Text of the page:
FDA shoots down Mallinckrodt's redemption attempt, spurns rare kidney disease drug for a second time
Whatever hope Mallinckrodt had following a narrow recommendation by the FDA advisory committee to approve terlipressin has been dashed by a firm rejection.
The complete response letter stabbed right through the UK drugmaker’s case for the drug, as regulators are asking for “more information to support a positive risk-benefit profile for terlipressin” as a treatment of the rare kidney disease known as hepatorenal syndrome type 1, or HRS-1.
This is the second time regulators are spurning the drug, which got a fast track designation in 2005 only to be rejected in 2009. Soon afterwards its original developer, Orphan Therapeutics, out-licensed North American rights to Ikaria Therapeutics, which Mallinckrodt acquired in 2015.
Disappointed, Mallinckrodt CSO Steven Romano said his team stands by the data from the Phase III CONFIRM study, “the largest clinical trial ever conducted in this rare condition” involving 300 patients.
“HRS-1 is a complex disease that affects a critically ill patient population with no approved treatment in the U.S. at present,” he added in a statement. “We are surprised by and disagree with the FDA’s decision and remain committed to pursuing all available options as we continue working with the FDA toward approval of terlipressin in order to help address this difficult and life-threatening syndrome.”
Just a year ago, Cowen analysts hailed the positive data as a “key success” for embattled Mallinckrodt, which was facing a litany of failures for its acquired pipeline while under a cloud of opioid litigation and lawsuits targeting “ill-gotten gains” from Acthar, its cash cow.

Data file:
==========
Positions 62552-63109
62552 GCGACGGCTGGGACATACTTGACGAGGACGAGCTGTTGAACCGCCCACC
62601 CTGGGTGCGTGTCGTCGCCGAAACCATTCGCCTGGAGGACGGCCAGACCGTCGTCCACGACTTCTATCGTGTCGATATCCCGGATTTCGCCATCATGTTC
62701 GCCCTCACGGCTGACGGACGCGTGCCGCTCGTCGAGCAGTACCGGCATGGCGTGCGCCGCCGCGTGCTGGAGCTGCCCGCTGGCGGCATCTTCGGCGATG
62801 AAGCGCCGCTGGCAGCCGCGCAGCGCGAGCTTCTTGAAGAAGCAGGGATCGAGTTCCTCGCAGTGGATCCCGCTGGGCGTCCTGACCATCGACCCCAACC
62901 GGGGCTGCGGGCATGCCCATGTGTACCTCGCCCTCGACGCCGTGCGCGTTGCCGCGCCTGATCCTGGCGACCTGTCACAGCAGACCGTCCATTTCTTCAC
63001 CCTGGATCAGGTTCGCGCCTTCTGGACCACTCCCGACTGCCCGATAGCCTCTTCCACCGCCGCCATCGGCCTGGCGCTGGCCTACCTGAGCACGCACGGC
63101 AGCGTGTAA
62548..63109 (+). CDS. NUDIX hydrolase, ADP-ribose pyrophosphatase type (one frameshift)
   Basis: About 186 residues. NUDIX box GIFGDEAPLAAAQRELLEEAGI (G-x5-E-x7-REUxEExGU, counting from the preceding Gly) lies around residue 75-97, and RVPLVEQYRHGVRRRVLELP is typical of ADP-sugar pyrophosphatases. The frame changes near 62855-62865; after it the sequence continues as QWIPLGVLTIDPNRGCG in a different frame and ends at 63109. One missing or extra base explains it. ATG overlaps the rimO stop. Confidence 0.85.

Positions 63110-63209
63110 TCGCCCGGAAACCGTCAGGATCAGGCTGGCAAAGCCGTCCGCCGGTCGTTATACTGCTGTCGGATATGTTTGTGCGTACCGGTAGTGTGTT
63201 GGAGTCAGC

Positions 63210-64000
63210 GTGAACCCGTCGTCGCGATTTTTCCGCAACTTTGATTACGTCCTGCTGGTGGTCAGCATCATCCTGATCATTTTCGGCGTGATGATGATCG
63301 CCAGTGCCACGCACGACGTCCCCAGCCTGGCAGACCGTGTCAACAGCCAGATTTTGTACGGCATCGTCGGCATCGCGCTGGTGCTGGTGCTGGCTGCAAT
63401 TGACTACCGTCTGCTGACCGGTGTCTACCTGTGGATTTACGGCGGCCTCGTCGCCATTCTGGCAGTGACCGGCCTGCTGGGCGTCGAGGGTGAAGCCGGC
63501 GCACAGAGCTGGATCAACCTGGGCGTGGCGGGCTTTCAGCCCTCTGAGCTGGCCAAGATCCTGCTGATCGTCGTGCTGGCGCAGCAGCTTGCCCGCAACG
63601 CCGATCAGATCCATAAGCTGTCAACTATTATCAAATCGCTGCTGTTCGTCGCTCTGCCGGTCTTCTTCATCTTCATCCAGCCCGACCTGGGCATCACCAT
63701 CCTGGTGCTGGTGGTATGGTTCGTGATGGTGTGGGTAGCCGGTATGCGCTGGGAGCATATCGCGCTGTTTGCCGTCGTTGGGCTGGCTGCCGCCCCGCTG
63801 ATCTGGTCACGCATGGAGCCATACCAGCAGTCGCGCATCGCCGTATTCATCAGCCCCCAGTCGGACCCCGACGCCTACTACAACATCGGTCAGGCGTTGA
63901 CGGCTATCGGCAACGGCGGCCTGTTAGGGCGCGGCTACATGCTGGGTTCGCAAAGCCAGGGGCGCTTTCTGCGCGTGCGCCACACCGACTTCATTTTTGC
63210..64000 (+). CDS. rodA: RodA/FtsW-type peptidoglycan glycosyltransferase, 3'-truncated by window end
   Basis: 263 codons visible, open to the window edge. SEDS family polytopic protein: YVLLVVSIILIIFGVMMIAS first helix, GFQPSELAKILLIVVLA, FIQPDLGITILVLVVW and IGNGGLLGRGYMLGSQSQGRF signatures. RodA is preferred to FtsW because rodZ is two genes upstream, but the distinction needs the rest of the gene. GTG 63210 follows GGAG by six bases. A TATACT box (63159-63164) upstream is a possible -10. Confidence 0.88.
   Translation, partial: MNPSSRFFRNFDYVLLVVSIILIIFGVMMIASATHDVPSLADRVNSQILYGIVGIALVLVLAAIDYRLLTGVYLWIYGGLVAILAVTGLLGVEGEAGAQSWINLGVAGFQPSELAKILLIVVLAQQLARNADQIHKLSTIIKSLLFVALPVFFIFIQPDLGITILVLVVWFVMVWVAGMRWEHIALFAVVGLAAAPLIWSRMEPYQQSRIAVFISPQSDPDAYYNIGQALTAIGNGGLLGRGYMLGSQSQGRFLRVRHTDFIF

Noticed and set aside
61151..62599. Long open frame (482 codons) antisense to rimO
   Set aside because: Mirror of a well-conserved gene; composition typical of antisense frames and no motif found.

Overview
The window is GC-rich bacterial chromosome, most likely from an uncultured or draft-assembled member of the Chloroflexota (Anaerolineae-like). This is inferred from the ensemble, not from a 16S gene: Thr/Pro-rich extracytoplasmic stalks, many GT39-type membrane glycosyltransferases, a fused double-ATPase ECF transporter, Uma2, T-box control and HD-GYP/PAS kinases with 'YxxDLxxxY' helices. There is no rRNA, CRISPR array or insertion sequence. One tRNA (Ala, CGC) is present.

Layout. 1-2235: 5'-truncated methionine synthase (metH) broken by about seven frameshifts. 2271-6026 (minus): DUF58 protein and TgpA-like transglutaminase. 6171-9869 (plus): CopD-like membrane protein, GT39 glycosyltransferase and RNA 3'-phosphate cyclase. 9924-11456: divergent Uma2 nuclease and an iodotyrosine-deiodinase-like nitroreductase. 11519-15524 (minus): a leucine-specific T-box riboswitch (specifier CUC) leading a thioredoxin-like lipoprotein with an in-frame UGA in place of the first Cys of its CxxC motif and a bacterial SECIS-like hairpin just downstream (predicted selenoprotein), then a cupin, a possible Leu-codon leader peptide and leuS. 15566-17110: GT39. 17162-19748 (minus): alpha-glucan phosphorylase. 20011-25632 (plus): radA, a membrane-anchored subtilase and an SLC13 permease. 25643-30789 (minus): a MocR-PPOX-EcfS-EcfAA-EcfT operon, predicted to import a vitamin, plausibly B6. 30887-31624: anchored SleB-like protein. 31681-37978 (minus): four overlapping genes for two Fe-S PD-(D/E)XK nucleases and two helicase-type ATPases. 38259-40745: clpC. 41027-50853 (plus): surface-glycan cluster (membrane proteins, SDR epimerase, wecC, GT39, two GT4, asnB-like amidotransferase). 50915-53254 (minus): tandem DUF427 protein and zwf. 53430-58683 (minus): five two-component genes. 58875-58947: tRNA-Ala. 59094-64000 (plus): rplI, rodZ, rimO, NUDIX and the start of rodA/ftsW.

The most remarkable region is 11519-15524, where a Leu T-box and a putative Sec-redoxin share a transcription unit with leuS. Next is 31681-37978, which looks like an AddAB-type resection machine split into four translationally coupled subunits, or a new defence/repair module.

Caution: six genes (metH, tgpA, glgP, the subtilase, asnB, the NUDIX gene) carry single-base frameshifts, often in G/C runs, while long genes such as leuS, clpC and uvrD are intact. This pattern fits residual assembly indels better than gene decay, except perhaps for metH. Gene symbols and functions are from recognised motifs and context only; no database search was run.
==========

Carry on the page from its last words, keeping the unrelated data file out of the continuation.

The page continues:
Today the CRL counts as “yet another setback” in SVB Leerink analyst Ami Fadia’s eyes.
“We note that despite the overall positive vote, in our view the tone of the AdCom discussion was decidedly cautious, struggling to balance the high-unmet need with no currently available treatment options with concerns about lack of clinical benefit and an uncertain risk mitigation plan,” she wrote.
On the efficacy front, the FDA’s (and some of the outside experts’) chief concern was that the primary endpoint — which terlipressin met — was a surrogate endpoint that measures creatinine levels in blood. But it was unclear whether that led to clinical improvements for HRS-1 patients, who were characterized by cirrhosis and could develop life-threatening kidney failure within days.
More importantly, more patients died in the drug arm than in the placebo arm. And the FDA wasn’t satisfied with the risk mitigation strategy that Mallinckrodt offered. There was, however, “no clear outline on what would be considered sufficient for approval,” Fadia pointed out.
After much deliberation in July, the Cardiovascular and Renal Drugs Advisory Committee voted 8-7 for approval. Paul Ridker, a cardiologist at Brigham and Women’s Hospital and one of the panelists, said he voted yes but also wrote in “but barely.”
Approved in Europe under the brand name Glypressin, terlipressin now faces an uncertain future in the US.
Mallinckrodt, which has hinted at a potential bankruptcy filing, didn’t specify what the next steps will be. Investors sent the stock $MNK down 11.62%, edging close to penny-stock territory at $1.06.